Nuwakot chopper crash

Dodging death: The sole survivor's account

September 14, 2018 09:58 AM Ram Saran Tamang


KATHMANDU, Sept 14: The phone rang. The receiver was greeted with a frantic message from the other end. “Call your sister Dolma immediately! Looks like something really bad has happened.”It was around 9 am last Saturday. Dawa Gyaltsen Lama, 23, of Swayambhu, immediately followed his father's instruction. “Dolma, where are you? What happened?” he inquired.

“I don't know where I am. I was in the helicopter earlier and now I woke up in a jungle,” replied Dolma Lama, who was already supposed to land in Kathmandu from Samagaun, a very remote village on the lap of Mt Manaslu. Fearing the worst, Dawa gave the phone to his elder brother, Palsang Lama, 35. It did not take long for them to establish that her helicopter had crashed.

Surviving Dolma Lama

Without wasting time, the family informed the helicopter company Altitude Air, which was yet to confirm the crash. First, one helicopter from Altitude went to locate the probable crash site estimated by tracker system. The first helicopter returned without much success due to bad weather. Then later, four helicopters took flight from the TIA for search and rescue operation.“Although we spotted the crash site, it was not possible to land there as the crash site was in a dense forest on a steep hill,” said Sitaram Sapkota, Director of Altitude Air.

After landing, rescuers had to walk two hours on foot to finally reach the crash site at Mailung Pakha of Meghang Rural Municipality, Nuwakot. The rescue team managed to reach the site at around 2 pm, according to Sapkota. The ill-fated helicopter, with a call sign 9N-ALS AS350 B3e, had gone to drop Chinese tourists and cargo to the trekking destination Samagaun in the north of Gorkha district.

On September 8, it was returning to Kathmandu with three locals, one Japanese tourist and two persons assisting the Japanese national. Senior pilot Nischal KC was in charge. But none of them, except Dolma, came out alive. She was found at around 2:30 pm, seven hours after the incident.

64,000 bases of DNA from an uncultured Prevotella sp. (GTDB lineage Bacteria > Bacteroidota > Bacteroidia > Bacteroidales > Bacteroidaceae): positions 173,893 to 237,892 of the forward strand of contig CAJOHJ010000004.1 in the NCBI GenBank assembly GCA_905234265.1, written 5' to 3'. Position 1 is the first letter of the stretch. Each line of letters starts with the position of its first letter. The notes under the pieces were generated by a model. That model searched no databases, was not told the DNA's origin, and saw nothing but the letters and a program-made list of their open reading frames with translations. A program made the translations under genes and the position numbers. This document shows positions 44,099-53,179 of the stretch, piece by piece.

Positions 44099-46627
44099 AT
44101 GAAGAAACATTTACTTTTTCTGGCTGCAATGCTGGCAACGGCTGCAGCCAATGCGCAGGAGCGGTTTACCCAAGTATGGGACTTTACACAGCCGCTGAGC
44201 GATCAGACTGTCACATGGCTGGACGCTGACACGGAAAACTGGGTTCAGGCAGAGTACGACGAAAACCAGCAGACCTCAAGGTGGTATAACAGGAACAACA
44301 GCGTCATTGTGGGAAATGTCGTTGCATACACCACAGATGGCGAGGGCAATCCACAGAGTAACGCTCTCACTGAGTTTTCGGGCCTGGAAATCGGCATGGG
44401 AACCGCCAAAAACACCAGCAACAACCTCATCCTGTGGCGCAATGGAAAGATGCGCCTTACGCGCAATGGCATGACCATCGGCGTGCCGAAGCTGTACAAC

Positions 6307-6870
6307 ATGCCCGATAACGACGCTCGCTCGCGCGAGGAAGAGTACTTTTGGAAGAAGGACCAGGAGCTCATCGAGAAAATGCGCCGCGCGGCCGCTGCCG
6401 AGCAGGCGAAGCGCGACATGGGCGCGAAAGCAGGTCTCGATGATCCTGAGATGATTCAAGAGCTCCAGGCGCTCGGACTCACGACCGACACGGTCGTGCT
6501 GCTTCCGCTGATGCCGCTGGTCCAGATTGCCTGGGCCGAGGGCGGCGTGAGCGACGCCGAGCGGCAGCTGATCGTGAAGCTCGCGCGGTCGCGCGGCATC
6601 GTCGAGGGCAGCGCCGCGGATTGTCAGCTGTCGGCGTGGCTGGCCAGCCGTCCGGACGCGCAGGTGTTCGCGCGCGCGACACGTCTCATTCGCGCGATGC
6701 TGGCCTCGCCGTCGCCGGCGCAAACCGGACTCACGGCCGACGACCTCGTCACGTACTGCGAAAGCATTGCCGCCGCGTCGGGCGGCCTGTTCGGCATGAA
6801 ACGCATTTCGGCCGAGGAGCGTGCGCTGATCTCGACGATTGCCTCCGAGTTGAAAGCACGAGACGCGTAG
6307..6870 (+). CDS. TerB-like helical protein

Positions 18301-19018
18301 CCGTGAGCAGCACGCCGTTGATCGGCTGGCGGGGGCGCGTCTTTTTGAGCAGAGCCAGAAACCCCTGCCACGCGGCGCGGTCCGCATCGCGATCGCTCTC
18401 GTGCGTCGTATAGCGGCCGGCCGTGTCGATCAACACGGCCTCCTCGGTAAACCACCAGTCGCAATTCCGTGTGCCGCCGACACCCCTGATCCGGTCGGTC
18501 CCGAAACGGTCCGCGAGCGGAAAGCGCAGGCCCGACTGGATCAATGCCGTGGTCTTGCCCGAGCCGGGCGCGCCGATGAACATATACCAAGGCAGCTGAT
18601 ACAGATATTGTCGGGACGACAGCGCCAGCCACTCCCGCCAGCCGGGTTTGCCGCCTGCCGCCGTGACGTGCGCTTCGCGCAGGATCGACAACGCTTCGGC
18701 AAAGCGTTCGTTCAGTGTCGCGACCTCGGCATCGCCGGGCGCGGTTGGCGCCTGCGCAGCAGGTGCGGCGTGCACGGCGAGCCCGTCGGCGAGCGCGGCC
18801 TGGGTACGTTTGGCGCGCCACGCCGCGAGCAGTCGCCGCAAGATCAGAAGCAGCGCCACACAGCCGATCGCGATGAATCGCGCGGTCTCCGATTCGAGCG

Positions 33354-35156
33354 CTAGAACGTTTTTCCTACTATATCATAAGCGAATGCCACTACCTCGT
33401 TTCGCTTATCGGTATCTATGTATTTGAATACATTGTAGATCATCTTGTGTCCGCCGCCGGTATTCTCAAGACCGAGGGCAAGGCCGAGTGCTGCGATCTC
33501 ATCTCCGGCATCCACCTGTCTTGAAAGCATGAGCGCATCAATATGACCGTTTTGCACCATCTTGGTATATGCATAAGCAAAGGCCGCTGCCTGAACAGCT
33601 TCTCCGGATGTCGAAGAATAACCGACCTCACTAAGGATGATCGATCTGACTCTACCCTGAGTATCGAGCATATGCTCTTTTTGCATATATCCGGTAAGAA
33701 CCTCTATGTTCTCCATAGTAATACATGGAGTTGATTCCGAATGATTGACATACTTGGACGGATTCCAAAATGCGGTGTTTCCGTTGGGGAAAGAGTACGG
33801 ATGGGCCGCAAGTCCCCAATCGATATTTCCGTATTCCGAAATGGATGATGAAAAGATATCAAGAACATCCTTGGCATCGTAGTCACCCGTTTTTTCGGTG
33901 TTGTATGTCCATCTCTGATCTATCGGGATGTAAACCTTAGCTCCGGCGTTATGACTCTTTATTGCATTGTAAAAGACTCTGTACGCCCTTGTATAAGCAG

Along with Captain Nischal, the deceased are Dilli Bahadur Gurung of Ramechhap, Tsewang Nurbu of Gorkha, Sunil Tamang of Sindhupalchowk, Hira Sherpa of Dolkha and the Japanese national Hiromi Komatsu, who was returning after a failed attempt to scale Mt Manaslu. Tsewang Norbu was also a relative of the family.

Dolma was brought to the Lalitpur-based Nepal Mediciti hospital at around 5:45 the same day, according to her relatives. Her body was fully battered. She has multiple broken ribs, cracks in hip bones, and a blood clot in her head. She has been receiving treatment in the Intensive Care Unit of the hospital.“She cannot speak much. She sweats badly if we ask questions. So we keep our conversation soft and avoid talking about the incident as per the doctor's suggestion,” said her brother Palsang, who is the eldest among the family's six siblings. But he added that her health is now improving.

Doctors have prohibited relatives from talking about the crash with Dolma due to her brain injury. So far, her only account of the incident, as told to her relatives, is that she did not see the helicopter when she gained conscious. She managed to make a phone call to her relatives and then dragged her battered body a few meters away in the hope of calling out for help. But she was all alone.

Dolma, a Buddhist nun, had studied Buddhism in India and has been serving Serang Monastery at Chumnubri, Gorkha, for the past five years. She teaches at the monastery and also assists in its administrative affairs, Palsang said. She had reached Lho-2 to assist her father and was planning to visit Kathmandu to meet her brother Palsang, who recently arrived from the USA. It takes around seven days to reach Kathmandu from Samagaun while one can reach the country's capital in around 45 minutes if he or she takes the aerial route.“

At first, she was set to walk to the district headquarters and catch a bus to Kathmandu from there. But the road becomes dangerous during the monsoon so she decided to travel in a chopper from Samagaun,” Dawa said, adding, “It is a miracle that she survived a major air crash.”Nepal is ranked very low on the air safety index due to the frequent occurrence of such accidents. In the past eight months alone, eight air accidents have taken place, killing 59 persons, shows the data maintained by the Civil Aviation Authority Nepal.

 

 

                                                                        



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